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Underside - Selling Out V Keeping It Real

Author: NJ V Mikolai
Tuesday, 26 February 2008
Selling out is easy. There’s no talent or skill required in selling your soul to the devil. Usually, the transaction is remarkably simple and straightforward, a case of ‘sign here and the truck with the money will arrive shortly’. While that sounds like a laugh, it’s not all polo games and matching 4WDs. Selling out is usually a one-shot deal. It’s a short term money grab. Mess it up, and you’re likely to end your days eating cat food on toast.
Let’s start with the obvious. Selling out is fun. No doubt about that. There’s something inherently satisfying about turning your nose up at good taste and decency and taking the money. Thing is, that better be some giant cheque you’re picking up - because you aren’t going to be seeing too many more in the years to come.
When it comes to creative industries, selling out can often be career suicide. Imagine if Radiohead licensed one of their tracks to, I dunno, Holden. Or a baby murdering machine. It wouldn’t look so great. In fact, it would go against the group’s entire ethos. 
There’s the rub. There’s a considerable difference between earning a living and an outright money grab. No one can argue with artists attempting to sell their work and get it out into the world. Unless you’re dealing with some kind of raving communist lunatic, commercial gain is pretty reasonable behaviour. But changing your entire shtick because someone waves some money in your face is, quite frankly, ugly behaviour. It’d be like waking up one morning and realising that all the DJs are playing shit electro house. Oh. Wait. That already happened.
Seriously though, there are considerable long term problems with just taking the cash and running. For starters, you might well be screwing yourself over financially. Just look at the Spice Girls and Rage Against the Machine. Both groups disbanded while still reasonable popular and refused all offers of cash for nearly a decade. According to legend, Zac De La Rocha was offered a suitcase filled with $1 million dollars to keep the band together back in the day. He refused. God knows how many millions he recently received when Rage finally decided to get off their arse and tour again. Same goes for the Spice Girls. Not selling out can actually be a shrewd investment if you play your cards right.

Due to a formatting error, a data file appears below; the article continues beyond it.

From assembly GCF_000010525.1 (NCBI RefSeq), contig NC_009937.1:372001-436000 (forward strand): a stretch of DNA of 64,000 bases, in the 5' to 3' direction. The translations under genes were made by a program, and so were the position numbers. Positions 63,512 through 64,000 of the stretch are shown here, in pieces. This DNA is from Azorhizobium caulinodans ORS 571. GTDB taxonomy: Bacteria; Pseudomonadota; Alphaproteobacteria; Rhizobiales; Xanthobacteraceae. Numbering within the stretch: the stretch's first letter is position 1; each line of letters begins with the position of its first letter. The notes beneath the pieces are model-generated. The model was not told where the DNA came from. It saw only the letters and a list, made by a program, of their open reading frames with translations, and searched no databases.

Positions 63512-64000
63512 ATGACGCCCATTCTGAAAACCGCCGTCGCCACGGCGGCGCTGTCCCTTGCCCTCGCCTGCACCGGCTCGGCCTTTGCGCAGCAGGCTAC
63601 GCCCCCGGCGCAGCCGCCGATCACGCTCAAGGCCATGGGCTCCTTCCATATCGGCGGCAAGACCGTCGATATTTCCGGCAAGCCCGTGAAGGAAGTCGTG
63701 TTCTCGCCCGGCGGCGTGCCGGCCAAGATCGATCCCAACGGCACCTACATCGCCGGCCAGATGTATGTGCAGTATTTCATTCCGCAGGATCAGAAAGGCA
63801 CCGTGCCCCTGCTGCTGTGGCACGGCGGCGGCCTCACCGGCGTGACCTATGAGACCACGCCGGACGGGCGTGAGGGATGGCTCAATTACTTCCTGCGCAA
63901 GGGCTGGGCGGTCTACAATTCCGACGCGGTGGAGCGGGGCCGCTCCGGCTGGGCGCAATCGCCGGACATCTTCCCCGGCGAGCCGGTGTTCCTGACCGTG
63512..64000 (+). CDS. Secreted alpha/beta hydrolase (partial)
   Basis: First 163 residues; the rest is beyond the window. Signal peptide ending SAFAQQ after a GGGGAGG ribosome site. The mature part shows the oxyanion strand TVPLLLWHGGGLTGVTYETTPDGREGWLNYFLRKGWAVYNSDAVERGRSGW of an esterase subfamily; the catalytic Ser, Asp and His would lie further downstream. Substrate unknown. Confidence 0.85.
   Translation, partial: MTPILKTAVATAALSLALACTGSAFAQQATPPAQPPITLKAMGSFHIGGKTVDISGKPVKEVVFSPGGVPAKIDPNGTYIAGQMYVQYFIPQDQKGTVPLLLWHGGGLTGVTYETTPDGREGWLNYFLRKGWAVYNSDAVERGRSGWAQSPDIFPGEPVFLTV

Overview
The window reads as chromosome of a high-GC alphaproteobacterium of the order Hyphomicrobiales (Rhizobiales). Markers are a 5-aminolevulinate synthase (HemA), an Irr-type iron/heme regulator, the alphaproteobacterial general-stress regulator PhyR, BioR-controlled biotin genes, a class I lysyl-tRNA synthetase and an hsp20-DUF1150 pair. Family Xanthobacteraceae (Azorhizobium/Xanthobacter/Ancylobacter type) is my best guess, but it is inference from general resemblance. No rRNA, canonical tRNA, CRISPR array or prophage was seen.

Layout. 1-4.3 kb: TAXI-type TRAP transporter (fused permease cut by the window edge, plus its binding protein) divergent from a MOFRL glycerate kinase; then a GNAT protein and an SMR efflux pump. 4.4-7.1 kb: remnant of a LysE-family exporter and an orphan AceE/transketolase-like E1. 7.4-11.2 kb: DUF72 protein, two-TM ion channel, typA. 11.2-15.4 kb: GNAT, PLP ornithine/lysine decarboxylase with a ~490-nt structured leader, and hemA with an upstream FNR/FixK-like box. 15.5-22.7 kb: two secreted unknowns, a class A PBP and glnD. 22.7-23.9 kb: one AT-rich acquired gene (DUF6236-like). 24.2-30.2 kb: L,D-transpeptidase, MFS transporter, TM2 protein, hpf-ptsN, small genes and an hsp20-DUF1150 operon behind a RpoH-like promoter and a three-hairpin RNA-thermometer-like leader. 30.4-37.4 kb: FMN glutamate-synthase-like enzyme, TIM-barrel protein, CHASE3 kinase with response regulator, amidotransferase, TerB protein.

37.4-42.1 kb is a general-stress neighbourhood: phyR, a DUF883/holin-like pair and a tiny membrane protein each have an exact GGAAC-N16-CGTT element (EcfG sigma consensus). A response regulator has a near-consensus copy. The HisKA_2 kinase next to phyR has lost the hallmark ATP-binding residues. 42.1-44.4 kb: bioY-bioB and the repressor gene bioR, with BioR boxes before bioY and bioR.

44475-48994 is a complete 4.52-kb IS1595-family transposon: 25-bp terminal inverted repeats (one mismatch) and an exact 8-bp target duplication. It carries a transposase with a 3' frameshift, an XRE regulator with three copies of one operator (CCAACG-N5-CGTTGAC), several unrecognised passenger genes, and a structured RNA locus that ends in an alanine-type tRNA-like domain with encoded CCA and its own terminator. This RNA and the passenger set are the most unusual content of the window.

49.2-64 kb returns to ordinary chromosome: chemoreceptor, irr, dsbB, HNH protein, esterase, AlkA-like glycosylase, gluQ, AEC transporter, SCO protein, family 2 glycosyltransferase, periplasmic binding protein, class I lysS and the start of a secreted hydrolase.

Finally, and I know it’s an old-fashioned concept, but artistic integrity and ‘creative vision’ and all that hippy shit still means something to people. And it’s these very people who usually push the arts, science, or whatever, forward.  The indie movie directors, the novelists, the photographers or producers who do something they believe in, rather than the pay cheque, are the ones who advance the arts. They might not necessarily get rich for their efforts, but they’ve contributed a damn sight more to society than the guy who writes jingles for Shampoo commercials. Or all those cashed-up bastards doing club mixes for rock dinosaurs.


There’s only one way to get ahead in this world, and that’s to come up with some brilliant idea that no one has thought of before, build it up with your blood, sweat and tears until someone with a whole lot more money than you decides they want it, and then sell that idea off for the highest price you can get, consequences be damned.
Who cares if they turn your staunchly independent grass-roots record label into a cash cow and drop all of the artists not selling in the millions- What does it matter to you if your idea for fully biodegradable plastic bags gets bought by Mega-Plastics Inc and buried where it will never be found; you’re kicking back on the coast with a yacht and a trustworthy shares adviser.
The trick is to make sure you patent and sell your idea before people have the chance to co-opt it for themselves. For instance, Coca Cola has just launched a new marketing campaign called the Summer Huggin’ bus, where a busload of people drive around the country hugging randoms. You think the guy who came up with the Free Hugs idea in the Pitt St Mall is going to see a cent from this- Like hell he is. Sure, maybe he’ll get a spot on the bus giving hugs for $4.99 an hour, but he won’t be receiving any royalties from Coke for re-popularising the public hug, and that’s because he’s a silly bearded hippy who just wanted to give out free hugs and didn’t even think of the concept of patenting the cost-free-embrace.
Take a look at YouTube. A good idea a group of geeks came up with in their garage and sold 26 months later for $1.65 billion. You should cut out posters of these guys and create a little shrine because they should be your heroes. Build it up and sell it off to the highest bidder, whether that’s Google or the CIA or Al Qaeda or, god forbid, Bill Gates. Just hock that bright concept to someone in the business of buying and ruining good businesses, because then you’ll never have to think again for the rest of your days.
Screw ‘keeping it real’. You know what keeping it ‘real’ means- Real poor and real stupid. Keeping it real means working some two-bit salary job for 50 years while the owner takes home twenty times your wage each week while holidaying in Barbados. Keeping it real and underground means renting over-priced hovels for the rest of your life while your less ethically-challenged friends acquire acres of real estate and up the rent every six months. You should be the slum lord with the huge stocks portfolio, and if you weren’t so damn determined to go on keeping it real, with your free hugs and your open source code, then you would be.
Sell out, cash up and chillax.